Sandi Metz is one of my favorite authors, and for good reason. In this post, she talks about affordances (a made up word!) that programming languages give, in particular Object-Oriented languages:
OO… wants you to replace your procedural monoliths with collections of small, independent, collaborative objects.
Jesse Hallett walks through the basics of
maketo be very useful for Crystal projects. I’ve even seen people use it for ruby development.
Functional Web Development with Elixir, OTP, and Phoenix: Rethink the Modern Web App by Lance Halvorsen covers how to build web application in Elixir leveraging it’s great concurrency properties using OTP. Throughout the book, the author guides the reader through building an application. At first, the focus is only on the business logic, outside from any web-framework. Later, the author covers how to use that code inside a Phoenix application without the tight coupling that often results in other web frameworks. Phoenix web views are largely ignored, focusing instead on it’s finest features: Channels and Presence.
William Gross points out that Single-Page Applications add more development overhead than traditional server-rendered applications. There are more layers to code and maintain and essentially add to each browser the burden of distributed computation and data synchronization.
Ecto is a database wrapper library for Elixir. It’s design is very different that ActiveRecord – the Ruby library included with Ruby on Rails. They are often compared, because each seems to hold the majority of mindshare in it’s own ecosystem and there is a significant portion of the Ruby community interested in Elixir.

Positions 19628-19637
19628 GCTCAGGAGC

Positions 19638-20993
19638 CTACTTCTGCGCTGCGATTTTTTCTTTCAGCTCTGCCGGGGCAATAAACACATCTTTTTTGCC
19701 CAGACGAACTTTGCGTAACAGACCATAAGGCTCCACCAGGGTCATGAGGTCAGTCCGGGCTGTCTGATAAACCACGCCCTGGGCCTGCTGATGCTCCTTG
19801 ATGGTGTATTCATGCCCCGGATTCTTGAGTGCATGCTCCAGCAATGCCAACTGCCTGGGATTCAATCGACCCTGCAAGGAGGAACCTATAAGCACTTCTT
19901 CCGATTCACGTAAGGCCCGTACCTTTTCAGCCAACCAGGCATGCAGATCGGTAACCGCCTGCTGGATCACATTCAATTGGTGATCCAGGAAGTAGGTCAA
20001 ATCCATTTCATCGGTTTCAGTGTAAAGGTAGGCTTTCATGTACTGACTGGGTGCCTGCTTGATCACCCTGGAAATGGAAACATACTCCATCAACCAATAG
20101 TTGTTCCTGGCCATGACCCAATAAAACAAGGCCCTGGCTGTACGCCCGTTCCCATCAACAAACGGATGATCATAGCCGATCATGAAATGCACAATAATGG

Vladimir Rosančić walks through the things he likes about Ecto that are missing from ActiveRecord. He names changesets, database constrain validation, explicit pre-loading, batch inserts, safety when loading single records and the query language itself. I find these type of comparisons really useful. They usually make clear how the choice of language or library affects the code we write.
In this post Dan Manges details how the engineering team at Root dealt with the fabled Rails monolith and made it more modular. The achieved a healthier separation of concerns, faster builds and got rid of circular dependencies by using Rails Engines to separate the different domains in their app. They obtained a lot of the benefits often attributed to micro-services, without adding layers of network traffic (and the failure modes that come with that) in the middle of their app.
Ruby 2.5 was released a few days ago. Among the new features,
Structs gained the ability to be instantiated with using keyword arguments.
Pat Shaughnessy writes a great 5 part series on using tree structures inside Postgres to store hierarchical data. In this first post he covers on why using a tree structure makes sense. In later parts he will cover the basics of the LTREE extension, how to install and use it and how it hooks into the Postgres internals.
Brave New Geek writes the first part of a promised series on building a distributed log from scratch. in this post he focuses on storage mechanics. If you interested in why using a log is a good abstraction for distributed systems, see the referenced article The Log: What every software engineer should know about real-time data’s unifying abstraction.
Mikito Takada writes a short e-book about distributed systems at a high level, covering scalability, availability, performance, latency and fault tolerance. The implications of different levels of abstractions, time and ordering and different modes of replication are part of the fun. Warning: After reading you might find yourself going down the rabbit hole resaearching Vector Clocks and CRDTs (convergent replicated data types). See you there.